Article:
Currently each Council appoints an Electoral Registration Officer who is usually the Returning Officer for all elections. They have some degree of independence and this system is intended to reassure electors that the system is not open to political influence. Any of the options that move towards a high degree of central control might undermine this confidence in the impartiality of the electoral registration and voting process and officers propose supporting the model that retains some independence for electoral registration officers. The quality of the Register might depend more on the central system and this would raise issues of accountability.
Access to the Information
The Government proposes strictly controlled access for some central organisations but has said that there could be uses of CORE for police and security services and the Government also suggests data checking and data swapping for systems such as the Passport Office and the proposed national identity card system might be helpful.
Officers feel that this raises a whole range of data protection and civil liberty issues, which might combine to deter people from registering. Members may be aware that it has already become more difficult to persuade people to register and that Waverley’s previous very high rates of registration, which were in the high 90% have now dropped several percent. Officers are very worried that this could make it even more difficult to persuade people to register.
Risk of Centralised System
As explained above, officers support the option of a system as a hybrid where there is still some control left with local electoral registration officers. However, recent major information technology projects organised at a national Government level such as the Criminal Records Bureau implementation, the Passport Office new computer systems, the NHS records system and others highlight the risks of very large and complex national IT systems. At present, locally run electoral registration systems have a high degree of resilience and have never suffered from any catastrophic failure or delays.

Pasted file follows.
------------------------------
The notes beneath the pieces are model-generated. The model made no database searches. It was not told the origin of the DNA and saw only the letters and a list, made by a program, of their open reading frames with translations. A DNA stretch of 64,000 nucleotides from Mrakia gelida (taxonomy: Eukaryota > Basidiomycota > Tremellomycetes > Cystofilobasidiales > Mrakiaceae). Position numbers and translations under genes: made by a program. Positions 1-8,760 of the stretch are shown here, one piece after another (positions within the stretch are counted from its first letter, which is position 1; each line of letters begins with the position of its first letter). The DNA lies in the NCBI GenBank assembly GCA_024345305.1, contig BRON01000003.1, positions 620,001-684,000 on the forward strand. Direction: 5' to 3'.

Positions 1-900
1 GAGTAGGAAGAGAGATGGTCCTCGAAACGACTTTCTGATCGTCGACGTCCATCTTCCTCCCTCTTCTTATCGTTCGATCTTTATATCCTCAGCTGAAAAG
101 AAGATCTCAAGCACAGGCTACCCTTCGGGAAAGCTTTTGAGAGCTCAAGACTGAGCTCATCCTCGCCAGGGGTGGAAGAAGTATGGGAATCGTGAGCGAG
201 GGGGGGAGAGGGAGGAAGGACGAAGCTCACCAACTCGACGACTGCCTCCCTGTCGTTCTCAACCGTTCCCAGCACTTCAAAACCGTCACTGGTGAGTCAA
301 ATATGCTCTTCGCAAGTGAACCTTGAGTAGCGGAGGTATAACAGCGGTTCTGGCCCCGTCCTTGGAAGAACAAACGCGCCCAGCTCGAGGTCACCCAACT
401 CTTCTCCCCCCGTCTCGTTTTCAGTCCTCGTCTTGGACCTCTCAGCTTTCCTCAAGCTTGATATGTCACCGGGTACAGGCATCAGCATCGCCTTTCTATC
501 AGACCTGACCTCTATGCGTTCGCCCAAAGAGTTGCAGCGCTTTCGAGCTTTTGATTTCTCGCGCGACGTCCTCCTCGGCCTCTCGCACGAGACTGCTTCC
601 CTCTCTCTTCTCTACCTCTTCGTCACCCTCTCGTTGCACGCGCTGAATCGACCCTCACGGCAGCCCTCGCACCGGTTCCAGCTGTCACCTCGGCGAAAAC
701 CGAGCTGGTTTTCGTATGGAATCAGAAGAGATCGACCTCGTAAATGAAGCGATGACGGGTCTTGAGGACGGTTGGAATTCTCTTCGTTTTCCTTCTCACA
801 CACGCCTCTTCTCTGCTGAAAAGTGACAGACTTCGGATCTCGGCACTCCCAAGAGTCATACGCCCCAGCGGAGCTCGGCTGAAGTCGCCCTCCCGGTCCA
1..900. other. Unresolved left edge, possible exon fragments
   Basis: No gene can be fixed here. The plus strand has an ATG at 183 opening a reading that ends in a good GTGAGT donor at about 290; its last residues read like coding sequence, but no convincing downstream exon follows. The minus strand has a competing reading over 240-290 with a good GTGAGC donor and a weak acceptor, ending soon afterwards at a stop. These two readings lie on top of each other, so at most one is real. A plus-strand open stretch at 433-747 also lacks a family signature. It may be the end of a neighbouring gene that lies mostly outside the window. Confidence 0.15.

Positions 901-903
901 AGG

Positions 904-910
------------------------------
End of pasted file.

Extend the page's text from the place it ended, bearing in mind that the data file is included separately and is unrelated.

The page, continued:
There would also be huge pressures placed on returning officers if they could not rely on electoral registration data being both accurate, up to date and immediately available. The very tight timetables for elections and postal votes could not be supported if the national system was unreliable.
Civil Liberties Worries
There have already been reports in the media about the possible linkage of the CORE Project and the Government’s proposals on identity cards. As explained above, the Government has said that it will put safeguards in place but at the moment most electors see registering to vote as their opportunity to influence a democratic system. If this were tied-in with identity cards, to which some people have objections of principle and which at the last Government announcement was said to be voluntary, this could have a very adverse effect on registration and then consequently on turnout at elections. This would be the opposite effect from that intended by Government.
Again officers are supporting the model which allows Waverley to control its own electoral registration system but to submit data centrally. There could be some quite onerous requirements to report a higher level of detailed data submission than was originally envisaged in this system, which could pose additional workload for the elections and IT teams in Waverley.
Officers have submitted a response, as the closing date for reply to the Department of Constitutional Affairs was 7th March. However, they have said that members may wish to add some general points to the response and if the Executive wishes to do this officers will arrange for this to be sent electronically.
The Executive is recommended
1. to note the broad officer response to the DCA Consultation document; and
2. to strengthen or add any new issues that Executive would wish to raise.
There are no background papers (as defined by Section 100D(5) of the Local Government Act 1972) relating to this report.